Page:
In the lead up to the Melbourne Cup, it’s likely you’ll be hearing the name Incentivise, a horse who has stormed to Cup favouritism after his dominant win in the Caulfield Cup.
But well before his Group 1 winning accolades were achieved, the boom horse’s humble beginnings trace back to Southern Queensland, a horse racing region that has been put on the map courtesy of Incentivise’s deeds.
While there are few racing participants that will achieve the amount of success breeder-owner Steven Tregea has with Incentivise who he bred himself, the horse’s success has highlighted the huge commercial market that Queensland has created.
Bred by Tregea under his Windemere Stud banner, Incentivise looked like any ol’ nag in March 2021 when beaten 16 lengths at a Toowoomba maiden.
Fast forward 8 months, and the horse has won 9 consecutive races which include three Group 1s that have come under the guidance of Queenslander-turned-Victorian trainer Peter Moody who was tasked with managing Incentivise’s Melbourne Cup campaign.
So how is it that the horse at the top of Australian racing is a Queenslander when New South Wales and Victoria are the larger equine markets?
It all comes down to the huge rise of racing and breeding in Queensland that has seen the industry undergo a major commercial transformation over the past five years, bringing with it major global players investing in the State’s gene pool and profile. And it’s not just the horses cashing in. It’s all industry participants from the boom in employment and service providers such as vets, feed suppliers and transportation businesses.
In June 2021, Apiam Animal Health (ASX: AHX), Australia’s largest supplier of regional veterinary services, made a big splash in Queensland when acquiring equine business Scenic Rim Vets for $16m as their third major equine hub, and first outside of Victoria. This included two clinics which employed 13 veterinarians and a support team which has established Scenic Rim Vets as one of the largest providers of equine veterinary services in Queensland which includes the Darling Downs region where Incentivise was bred.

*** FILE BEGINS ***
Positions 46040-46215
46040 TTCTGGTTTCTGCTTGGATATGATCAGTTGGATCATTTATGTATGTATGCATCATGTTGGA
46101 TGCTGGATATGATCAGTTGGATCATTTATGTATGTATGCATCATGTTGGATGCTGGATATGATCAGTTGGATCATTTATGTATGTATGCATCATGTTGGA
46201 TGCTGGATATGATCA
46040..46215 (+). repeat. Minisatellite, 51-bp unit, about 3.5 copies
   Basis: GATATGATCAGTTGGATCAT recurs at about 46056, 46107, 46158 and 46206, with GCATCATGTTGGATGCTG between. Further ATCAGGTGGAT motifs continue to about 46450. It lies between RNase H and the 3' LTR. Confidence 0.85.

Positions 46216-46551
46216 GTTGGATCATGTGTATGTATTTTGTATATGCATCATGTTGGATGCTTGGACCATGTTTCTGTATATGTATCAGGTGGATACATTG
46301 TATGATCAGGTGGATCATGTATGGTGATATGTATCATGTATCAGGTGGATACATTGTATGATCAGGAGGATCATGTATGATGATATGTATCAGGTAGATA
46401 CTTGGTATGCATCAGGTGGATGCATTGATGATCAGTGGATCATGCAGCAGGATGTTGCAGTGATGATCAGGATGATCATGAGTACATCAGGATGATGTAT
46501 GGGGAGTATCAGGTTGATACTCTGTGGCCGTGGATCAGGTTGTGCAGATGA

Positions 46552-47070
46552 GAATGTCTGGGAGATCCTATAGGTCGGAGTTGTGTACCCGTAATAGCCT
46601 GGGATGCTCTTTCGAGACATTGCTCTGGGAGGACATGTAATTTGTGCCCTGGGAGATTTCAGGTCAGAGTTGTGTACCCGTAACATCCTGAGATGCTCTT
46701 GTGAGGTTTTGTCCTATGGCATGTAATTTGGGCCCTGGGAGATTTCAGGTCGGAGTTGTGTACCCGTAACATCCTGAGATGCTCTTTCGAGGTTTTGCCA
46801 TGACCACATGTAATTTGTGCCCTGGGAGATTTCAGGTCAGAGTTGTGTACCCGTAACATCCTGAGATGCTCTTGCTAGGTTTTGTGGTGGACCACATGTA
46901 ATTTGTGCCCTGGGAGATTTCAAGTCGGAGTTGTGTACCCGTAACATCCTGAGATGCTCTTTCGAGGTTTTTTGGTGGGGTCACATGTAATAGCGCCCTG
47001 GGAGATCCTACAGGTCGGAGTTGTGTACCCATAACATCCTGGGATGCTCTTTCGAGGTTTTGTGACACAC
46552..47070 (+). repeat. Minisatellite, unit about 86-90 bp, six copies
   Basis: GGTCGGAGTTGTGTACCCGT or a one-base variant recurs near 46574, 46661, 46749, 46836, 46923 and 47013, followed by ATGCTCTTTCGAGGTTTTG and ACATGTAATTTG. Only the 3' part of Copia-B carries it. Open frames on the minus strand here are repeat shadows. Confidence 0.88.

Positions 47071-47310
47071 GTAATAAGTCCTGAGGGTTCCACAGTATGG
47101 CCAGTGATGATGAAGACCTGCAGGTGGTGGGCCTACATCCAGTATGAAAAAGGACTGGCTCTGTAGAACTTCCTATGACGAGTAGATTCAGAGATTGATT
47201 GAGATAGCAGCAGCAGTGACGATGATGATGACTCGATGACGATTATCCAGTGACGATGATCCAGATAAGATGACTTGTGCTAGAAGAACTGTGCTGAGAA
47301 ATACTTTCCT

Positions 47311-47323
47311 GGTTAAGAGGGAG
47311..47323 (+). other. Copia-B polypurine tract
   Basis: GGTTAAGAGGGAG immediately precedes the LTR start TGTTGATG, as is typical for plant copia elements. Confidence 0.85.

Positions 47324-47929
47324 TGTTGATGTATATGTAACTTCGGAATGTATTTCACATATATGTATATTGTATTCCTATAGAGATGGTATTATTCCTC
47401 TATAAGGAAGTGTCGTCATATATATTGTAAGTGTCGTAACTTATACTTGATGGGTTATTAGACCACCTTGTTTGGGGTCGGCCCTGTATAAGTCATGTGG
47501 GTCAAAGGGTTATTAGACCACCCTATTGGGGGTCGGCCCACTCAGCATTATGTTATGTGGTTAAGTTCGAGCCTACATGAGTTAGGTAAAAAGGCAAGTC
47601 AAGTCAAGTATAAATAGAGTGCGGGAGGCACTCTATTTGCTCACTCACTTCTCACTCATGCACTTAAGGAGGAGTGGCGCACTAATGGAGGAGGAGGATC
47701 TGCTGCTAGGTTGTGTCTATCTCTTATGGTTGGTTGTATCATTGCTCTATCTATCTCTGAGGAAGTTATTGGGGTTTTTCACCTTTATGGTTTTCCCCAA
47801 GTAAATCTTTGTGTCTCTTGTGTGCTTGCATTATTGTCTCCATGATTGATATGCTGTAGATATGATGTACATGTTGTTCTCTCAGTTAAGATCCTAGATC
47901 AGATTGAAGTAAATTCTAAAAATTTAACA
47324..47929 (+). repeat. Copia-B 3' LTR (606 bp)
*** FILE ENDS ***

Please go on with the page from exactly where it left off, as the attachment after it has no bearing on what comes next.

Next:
It follows the growth observed in recent years in their Victorian equine businesses in Warrnambool and Gippsland.
“Having monitored the continued investment in Queensland’s racing industry in recent years, the Scenic Rim and Darling Downs regions were always high on Apiam’s list of expansion targets,” said Apiam Managing Director, Dr Chris Richards.
“While it is one of Queensland’s largest thoroughbred breeding regions, there is also a very large market for standardbreds and quarter horses there too which our team of vets service.
“In the years ahead, we’re expecting to see further growth in the Queensland equine market where Apiam provides animal health services to some of the State’s largest breeding operations.”
While all eyes are currently on Melbourne’s Spring Racing carnival, the equine breeding industry is in full swing. The Australian broodmare band commenced foaling in August and Stallion covers in September with Apiam having strategically settled its Scenic Rim acquisition prior to the start of breeding season.
Due to the timing of the financial reporting season, little of this was captured in their FY21 results when Apiam reported a 6.6% increase in revenue to $126.2m and 24.1% increase in net profit after tax to $5.1m.
In addition to their major equine hub at Scenic Rim, Apiam also acquired smaller veterinary businesses that service the equine industry in Samford Valley, Clermont, Dalby and Tara as part of their Queensland expansion.
Earlier in the year, Racing Queensland confirmed a $29m boost in prize money which will take the State’s total owner returns past $200m for the first time. Chasing a slice of this, top Sydney trainers Chris Waller and Kris Lees have set up Queensland-based stables. Other big coups for Queensland racing include Hall of Fame trainers Lee Freedman and John Moore electing to set up their stables in Queensland over the past 12 months following returns from Singapore and Hong Kong respectively.
On the breeding side, Hong Kong businessman Tony Fung entered the Australian Thoroughbred market in 2015 when purchasing Patinack Farm in Queensland’s Scenic Rim. He then re-named it Aquis Farm which has emerged as Australia’s third largest breeding and racing operation.
Come January, many Queensland breeders will be sending their yearlings to the Magic Millions Gold Coast Sale which in 2021 had an average yearling sale price of $252,101.
In times of gold rush, it is often said “you want to be the guy selling the shovels” and that is exactly what Apiam is doing with their Queensland expansion as the State seeks to produce its next Incentivise.
In September 2021, Emerald Financial released an Analyst Report on Apiam Animal Health which can be accessed here.
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